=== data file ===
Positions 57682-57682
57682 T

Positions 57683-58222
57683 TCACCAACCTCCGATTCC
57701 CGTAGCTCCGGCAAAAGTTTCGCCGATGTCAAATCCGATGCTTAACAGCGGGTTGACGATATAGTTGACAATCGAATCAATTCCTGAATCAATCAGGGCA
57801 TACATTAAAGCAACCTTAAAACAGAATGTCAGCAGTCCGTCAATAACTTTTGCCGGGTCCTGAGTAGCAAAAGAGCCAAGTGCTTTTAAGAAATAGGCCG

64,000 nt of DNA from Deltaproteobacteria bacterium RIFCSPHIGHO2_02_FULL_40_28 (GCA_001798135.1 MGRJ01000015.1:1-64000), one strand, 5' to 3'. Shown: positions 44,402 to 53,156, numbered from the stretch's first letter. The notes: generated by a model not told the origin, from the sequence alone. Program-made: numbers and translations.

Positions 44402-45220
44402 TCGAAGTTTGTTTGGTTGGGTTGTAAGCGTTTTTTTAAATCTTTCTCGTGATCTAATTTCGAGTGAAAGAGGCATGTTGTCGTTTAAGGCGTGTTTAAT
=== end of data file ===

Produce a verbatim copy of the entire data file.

Positions 57682-57682
57682 T

Positions 57683-58222
57683 TCACCAACCTCCGATTCC
57701 CGTAGCTCCGGCAAAAGTTTCGCCGATGTCAAATCCGATGCTTAACAGCGGGTTGACGATATAGTTGACAATCGAATCAATTCCTGAATCAATCAGGGCA
57801 TACATTAAAGCAACCTTAAAACAGAATGTCAGCAGTCCGTCAATAACTTTTGCCGGGTCCTGAGTAGCAAAAGAGCCAAGTGCTTTTAAGAAATAGGCCG

64,000 nt of DNA from Deltaproteobacteria bacterium RIFCSPHIGHO2_02_FULL_40_28 (GCA_001798135.1 MGRJ01000015.1:1-64000), one strand, 5' to 3'. Shown: positions 44,402 to 53,156, numbered from the stretch's first letter. The notes: generated by a model not told the origin, from the sequence alone. Program-made: numbers and translations.

Positions 44402-45220
44402 TCGAAGTTTGTTTGGTTGGGTTGTAAGCGTTTTTTTAAATCTTTCTCGTGATCTAATTTCGAGTGAAAGAGGCATGTTGTCGTTTAAGGCGTGTTTAAT